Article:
|Christopher A. Girkin, M.D.|
Dr. Girkin has authored or coauthored 200 journal articles, abstracts, and book chapters in major ophthalmic publications covering both neuro-ophthalmology and glaucoma. He has served on the editorial board for the American Journal of Ophthalmology, Journal of Glaucoma, Glaucoma Today, Focus on Glaucoma and as a guest editorial board member for Investigative Ophthalmology and Visual Science. His active research program has brought over $9 million in extramural funding to the Department with research grant support as primary investigator from the National Eye Institute, The Glaucoma Research Foundation, Research to Prevent Blindness, Eyesight Foundation of Alabama. His area of investigation focuses on racial variation in clinical measures of optic disc structure and correlation to visual function along with basic research on the effects of age, race and glaucomatous injury on the morphology and biomechanical behavior of the lamina cribrosa and peripappilary sclera.
Dr. Girkin currently serves as Secretary for the American Glaucoma Society and chairs the Glaucoma Program Committee for Association for Vision Research and Ophthalmology for 2012. He has been awarded the American Glaucoma Society Clinician-Scientist Award for 2003 and 2004, the Research to Prevent Blindness Physician-Scientist Award for 2005, the Ronald Lowe Medal for 2008, and has been selected as one of the "Best Doctors in America" yearly from 2003 to 2012. He has served as an invited lecturer at numerous research and educational events, including recently chairing the AAO Subspecialty Day in Glaucoma, and has delivered over 230 lectures to ophthalmic practitioners and professionals throughout the United States and abroad.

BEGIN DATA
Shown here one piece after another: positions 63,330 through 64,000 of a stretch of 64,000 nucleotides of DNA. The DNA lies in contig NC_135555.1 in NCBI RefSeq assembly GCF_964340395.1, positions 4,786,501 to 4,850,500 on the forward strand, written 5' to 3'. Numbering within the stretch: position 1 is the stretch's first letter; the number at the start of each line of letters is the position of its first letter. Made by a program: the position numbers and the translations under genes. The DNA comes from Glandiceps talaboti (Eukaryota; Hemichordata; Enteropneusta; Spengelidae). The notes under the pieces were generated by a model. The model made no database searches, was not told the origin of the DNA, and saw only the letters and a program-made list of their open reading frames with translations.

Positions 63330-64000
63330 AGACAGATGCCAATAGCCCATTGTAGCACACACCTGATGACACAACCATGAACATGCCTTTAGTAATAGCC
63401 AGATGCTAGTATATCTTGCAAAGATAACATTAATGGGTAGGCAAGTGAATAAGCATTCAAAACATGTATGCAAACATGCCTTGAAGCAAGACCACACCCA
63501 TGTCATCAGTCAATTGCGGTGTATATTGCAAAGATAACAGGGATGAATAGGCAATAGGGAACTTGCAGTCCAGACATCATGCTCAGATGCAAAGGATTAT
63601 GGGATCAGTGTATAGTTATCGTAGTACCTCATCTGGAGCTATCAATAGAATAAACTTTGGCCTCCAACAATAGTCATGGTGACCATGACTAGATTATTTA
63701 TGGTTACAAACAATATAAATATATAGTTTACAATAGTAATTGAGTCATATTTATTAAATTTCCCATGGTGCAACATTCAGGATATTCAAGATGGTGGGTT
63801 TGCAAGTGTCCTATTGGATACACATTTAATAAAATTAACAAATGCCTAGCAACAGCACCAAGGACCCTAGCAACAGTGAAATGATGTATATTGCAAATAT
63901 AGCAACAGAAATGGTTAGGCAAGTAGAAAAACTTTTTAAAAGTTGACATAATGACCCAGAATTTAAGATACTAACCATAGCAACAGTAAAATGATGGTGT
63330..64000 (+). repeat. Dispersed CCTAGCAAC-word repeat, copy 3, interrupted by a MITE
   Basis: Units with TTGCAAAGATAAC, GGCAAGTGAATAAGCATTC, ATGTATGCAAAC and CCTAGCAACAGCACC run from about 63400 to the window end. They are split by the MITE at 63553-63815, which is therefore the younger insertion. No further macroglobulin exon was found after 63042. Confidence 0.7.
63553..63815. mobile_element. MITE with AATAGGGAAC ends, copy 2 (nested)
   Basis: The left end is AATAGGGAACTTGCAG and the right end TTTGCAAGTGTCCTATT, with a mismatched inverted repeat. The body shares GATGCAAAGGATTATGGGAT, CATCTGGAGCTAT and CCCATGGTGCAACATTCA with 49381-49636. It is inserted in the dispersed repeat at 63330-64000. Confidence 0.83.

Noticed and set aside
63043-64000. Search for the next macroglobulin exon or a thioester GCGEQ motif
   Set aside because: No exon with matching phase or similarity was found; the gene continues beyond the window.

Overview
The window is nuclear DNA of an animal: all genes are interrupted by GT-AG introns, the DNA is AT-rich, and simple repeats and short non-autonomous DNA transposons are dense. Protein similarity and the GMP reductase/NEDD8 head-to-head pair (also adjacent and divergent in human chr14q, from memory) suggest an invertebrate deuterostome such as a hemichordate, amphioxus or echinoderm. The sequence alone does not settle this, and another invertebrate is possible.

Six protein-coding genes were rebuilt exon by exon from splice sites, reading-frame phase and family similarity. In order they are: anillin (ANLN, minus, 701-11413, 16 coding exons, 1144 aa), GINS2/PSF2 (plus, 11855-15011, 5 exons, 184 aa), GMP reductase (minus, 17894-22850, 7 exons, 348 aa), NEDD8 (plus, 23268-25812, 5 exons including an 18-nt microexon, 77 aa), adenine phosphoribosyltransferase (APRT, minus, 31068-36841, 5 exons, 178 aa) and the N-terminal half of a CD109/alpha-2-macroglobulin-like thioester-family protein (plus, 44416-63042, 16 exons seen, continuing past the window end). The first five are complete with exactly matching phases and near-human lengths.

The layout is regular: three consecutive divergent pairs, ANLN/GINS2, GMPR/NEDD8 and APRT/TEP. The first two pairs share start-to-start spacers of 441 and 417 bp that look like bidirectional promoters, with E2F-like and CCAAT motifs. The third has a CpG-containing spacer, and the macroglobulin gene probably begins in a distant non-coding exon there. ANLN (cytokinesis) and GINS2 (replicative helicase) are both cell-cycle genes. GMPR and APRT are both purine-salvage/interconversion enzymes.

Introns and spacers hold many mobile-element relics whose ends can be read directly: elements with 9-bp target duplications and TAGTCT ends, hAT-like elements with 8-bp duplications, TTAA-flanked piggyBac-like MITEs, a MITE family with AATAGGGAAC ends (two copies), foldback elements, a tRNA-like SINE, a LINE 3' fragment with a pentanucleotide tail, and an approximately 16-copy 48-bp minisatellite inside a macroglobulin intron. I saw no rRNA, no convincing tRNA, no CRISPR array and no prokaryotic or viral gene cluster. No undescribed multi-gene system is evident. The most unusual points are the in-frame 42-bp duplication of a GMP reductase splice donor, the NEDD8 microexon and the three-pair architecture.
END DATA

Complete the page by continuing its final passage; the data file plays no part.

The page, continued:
Our major bench research focuses on the development of three-dimensional digital reconstructions of the human optic nerve head that can be used to test the hypothesis that variation in 3D laminar architecture and biomechanical behavior are critical in determining individual susceptibility to glaucomatous injury. Specifically, that variation in laminar 3D architecture is associated with well described risk factors for glaucomatous disease such as increasing age and African-American ancestry.